Securing Your Supply Chain: Five Practical Steps to Mitigate Cyberattack Risks
As cyber threats continue to evolve, securing your supply chain has become an increasingly critical task for businesses of all sizes and industries. Your security is only as strong as its weakest link, so understanding the role of security in the supply chain is crucial to mitigating the risk of cyberattacks.
In this article, we discuss the importance of securing your supply chain and provide practical steps to mitigate the risk of cyberattacks, which can have far-reaching consequences for your business operations, financial stability, and reputation.
Why Supply Chains Are So Vulnerable
A supply chain is the network of all the companies, suppliers, and partners involved in the production and delivery of a product or service. This includes everything from raw materials and components to finished products and services.
Recently, the number of cyberattacks targeting supply chains has been growing at an alarming rate. In 2022 alone, the number of documented supply chain attacks involving malicious third-party components increased by 633%.
That’s because supply chains are a major weakness in organizational security. If any part of the supply chain is compromised, any interconnected business is at risk. Supply chains unfortunately provide an accidental opening into the private data of unsuspecting businesses, emerging as a tempting opportunity for cybercriminals.
In today's interconnected business landscape, organizations are relying heavily on suppliers to perform business operations efficiently. However, this dependence on suppliers poses a significant security threat—especially to larger businesses—if not properly secured and monitored. Hackers will often target smaller businesses in the supply chain as a way to gain access to larger organizations further down the line. This is known as a “supply chain attack” and can be devastating for the businesses involved.
On top of that, the industry is currently trying to solve the supply chain problem from the top-down. Larger, enterprise-level companies are forcing their security requirements onto their suppliers, either contractually or through questionnaires. However, these lower-level suppliers don’t have the same resources as these enterprise-level companies. They need cybersecurity experts to meet them where they are with solutions that are affordable and geared towards them.
Understanding Supply Chain Risks
Compromised supply chains pose numerous risks that can negatively impact a business’s operations, reputation, and financial performance. Some of the key risks associated are:
- Disrupted operations: Poor security measures in supply chains can increase the risk of disruptions in operations, such as unavailability of critical components, delays in deliveries, or reduced production capacity, leading to increased costs and customer dissatisfaction.
- Reputational damage: Insecure supply chains can damage an organization's reputation, as customers, investors, and other stakeholders may question the organization's commitment to security, quality, and ethical practices.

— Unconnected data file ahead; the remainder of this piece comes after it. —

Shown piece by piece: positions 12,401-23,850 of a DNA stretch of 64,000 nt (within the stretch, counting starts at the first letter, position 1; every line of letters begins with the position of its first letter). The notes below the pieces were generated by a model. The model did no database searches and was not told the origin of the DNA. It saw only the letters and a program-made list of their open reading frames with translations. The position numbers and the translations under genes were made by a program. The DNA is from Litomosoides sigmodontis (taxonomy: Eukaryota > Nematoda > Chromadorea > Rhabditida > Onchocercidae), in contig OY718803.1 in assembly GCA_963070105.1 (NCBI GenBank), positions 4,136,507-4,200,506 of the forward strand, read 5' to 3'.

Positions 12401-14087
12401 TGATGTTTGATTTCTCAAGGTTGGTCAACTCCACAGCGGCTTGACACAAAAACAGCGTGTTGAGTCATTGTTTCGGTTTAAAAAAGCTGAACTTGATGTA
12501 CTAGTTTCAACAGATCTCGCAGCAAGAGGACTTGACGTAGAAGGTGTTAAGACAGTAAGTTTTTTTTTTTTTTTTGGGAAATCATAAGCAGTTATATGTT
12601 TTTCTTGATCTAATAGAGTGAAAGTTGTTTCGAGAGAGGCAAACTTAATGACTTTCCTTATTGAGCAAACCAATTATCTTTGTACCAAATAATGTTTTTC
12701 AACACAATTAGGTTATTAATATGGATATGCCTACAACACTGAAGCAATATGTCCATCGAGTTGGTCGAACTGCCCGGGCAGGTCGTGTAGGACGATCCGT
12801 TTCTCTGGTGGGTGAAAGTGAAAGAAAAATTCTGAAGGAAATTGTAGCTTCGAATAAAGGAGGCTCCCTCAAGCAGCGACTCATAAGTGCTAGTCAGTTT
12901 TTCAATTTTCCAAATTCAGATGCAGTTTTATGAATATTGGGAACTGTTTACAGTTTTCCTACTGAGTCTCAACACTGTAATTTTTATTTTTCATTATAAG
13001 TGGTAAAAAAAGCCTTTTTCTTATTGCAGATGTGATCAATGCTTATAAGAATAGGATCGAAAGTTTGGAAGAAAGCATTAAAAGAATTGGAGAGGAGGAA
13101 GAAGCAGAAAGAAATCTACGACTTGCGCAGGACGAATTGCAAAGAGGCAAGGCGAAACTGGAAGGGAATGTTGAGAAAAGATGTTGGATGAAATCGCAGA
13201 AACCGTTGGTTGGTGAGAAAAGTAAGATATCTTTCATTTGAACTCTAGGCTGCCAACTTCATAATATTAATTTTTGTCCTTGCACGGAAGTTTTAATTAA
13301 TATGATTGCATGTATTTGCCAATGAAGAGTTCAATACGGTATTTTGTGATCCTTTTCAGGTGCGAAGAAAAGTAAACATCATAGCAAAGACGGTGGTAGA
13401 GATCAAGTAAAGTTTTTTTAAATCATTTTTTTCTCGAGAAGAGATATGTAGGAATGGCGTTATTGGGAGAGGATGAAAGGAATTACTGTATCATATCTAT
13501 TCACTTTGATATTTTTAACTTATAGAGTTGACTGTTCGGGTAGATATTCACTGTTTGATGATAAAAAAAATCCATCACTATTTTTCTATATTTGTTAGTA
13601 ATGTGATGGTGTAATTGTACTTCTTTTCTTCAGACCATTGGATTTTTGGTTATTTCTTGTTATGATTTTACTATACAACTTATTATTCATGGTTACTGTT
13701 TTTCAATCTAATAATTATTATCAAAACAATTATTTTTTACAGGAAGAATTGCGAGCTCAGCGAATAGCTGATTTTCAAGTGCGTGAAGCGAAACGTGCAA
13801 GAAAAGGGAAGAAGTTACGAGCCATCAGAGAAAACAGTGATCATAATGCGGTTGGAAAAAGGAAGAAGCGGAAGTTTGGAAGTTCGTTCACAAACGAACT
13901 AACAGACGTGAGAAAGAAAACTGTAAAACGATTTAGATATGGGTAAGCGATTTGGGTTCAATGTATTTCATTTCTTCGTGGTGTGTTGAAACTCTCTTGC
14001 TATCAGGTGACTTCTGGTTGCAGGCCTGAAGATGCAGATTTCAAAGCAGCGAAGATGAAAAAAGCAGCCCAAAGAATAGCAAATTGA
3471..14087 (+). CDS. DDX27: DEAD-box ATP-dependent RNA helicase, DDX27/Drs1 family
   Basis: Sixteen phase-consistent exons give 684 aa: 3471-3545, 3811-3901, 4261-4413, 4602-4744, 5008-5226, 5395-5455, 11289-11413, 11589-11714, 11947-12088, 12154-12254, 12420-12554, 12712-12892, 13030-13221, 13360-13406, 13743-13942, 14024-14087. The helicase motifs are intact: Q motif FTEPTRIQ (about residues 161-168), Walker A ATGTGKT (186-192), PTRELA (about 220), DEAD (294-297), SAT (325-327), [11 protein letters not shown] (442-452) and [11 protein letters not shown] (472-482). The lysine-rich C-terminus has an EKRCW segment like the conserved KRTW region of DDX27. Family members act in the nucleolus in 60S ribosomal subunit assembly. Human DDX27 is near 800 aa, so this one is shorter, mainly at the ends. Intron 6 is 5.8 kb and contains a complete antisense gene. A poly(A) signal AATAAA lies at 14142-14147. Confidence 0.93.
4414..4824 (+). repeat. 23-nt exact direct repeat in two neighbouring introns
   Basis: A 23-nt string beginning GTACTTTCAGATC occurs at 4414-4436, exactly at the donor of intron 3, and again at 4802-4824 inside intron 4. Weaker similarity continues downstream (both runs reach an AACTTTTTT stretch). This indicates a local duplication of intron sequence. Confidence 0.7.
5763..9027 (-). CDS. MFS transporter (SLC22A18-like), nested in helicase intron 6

- Intellectual property theft: A supplier breach can expose trade secrets, proprietary designs, and other intellectual property to theft or espionage, resulting in competitive disadvantages and financial losses.
How to Secure Your Supply Chain
Securing your supply chain against cyber threats is a complex task that requires a multifaceted approach. Here are practical steps you can take for your supply chain to secure itself:
1. Risk Assessment
The first step in securing your supply chain is to uncover the attack surfaces you’ve exposed to the internet. This can include your website, organizational email addresses, DNS records, and more. A thorough risk assessment will help you identify any potential vulnerabilities in your supply chain and prioritize your security efforts.
2. Supplier Management
Next, your supply chain should incorporate your security requirements into contracts with suppliers and actively assess and monitor their compliance throughout the execution process. Regular audits will ensure ongoing adherence to these requirements, and foster a culture where suppliers feel comfortable proactively notifying you in the event of a breach. This approach helps maintain a secure and transparent supply chain, which is important since the security posture of your supplier may become your weakest link.
3. Ransomware Simulations
Simulating the behavior of known malware campaigns identifies specific points where your systems would either resist or be vulnerable to ransomware attacks. By mimicking these malicious activities, your supply chain can proactively pinpoint weaknesses and strengthen your defenses against potential cyber threats.
4. Penetration Testing
As with ransomware simulations, by simulating attacker behavior, you can gain insight into how your network would fare in the face of a cyberattack. This proactive approach allows your supply chain to identify potential vulnerabilities and bolster your defenses, better preparing your organization for potential threats.
5. Phishing & Awareness Training
Your employees play a crucial role in securing your supply chain. Make sure they’re trained on phishing, an incredibly effective attack in which criminals lure your users into giving them access to your data and systems.
Secure Your Supply Chain with Ironwood Cyber
Securing your supply chain against cyber threats takes everyday work. Founded by two former Lockheed Martin Fellows, Ironwood Cyber is a team of seasoned cybersecurity experts with decades of experience protecting our nation's most critical defense weapon systems. Our Ironwood Cyber Rx™ services can help your organization establish processes, user awareness, and provide continuous assessment on your cybersecurity health.
Interested? Let’s start a conversation today.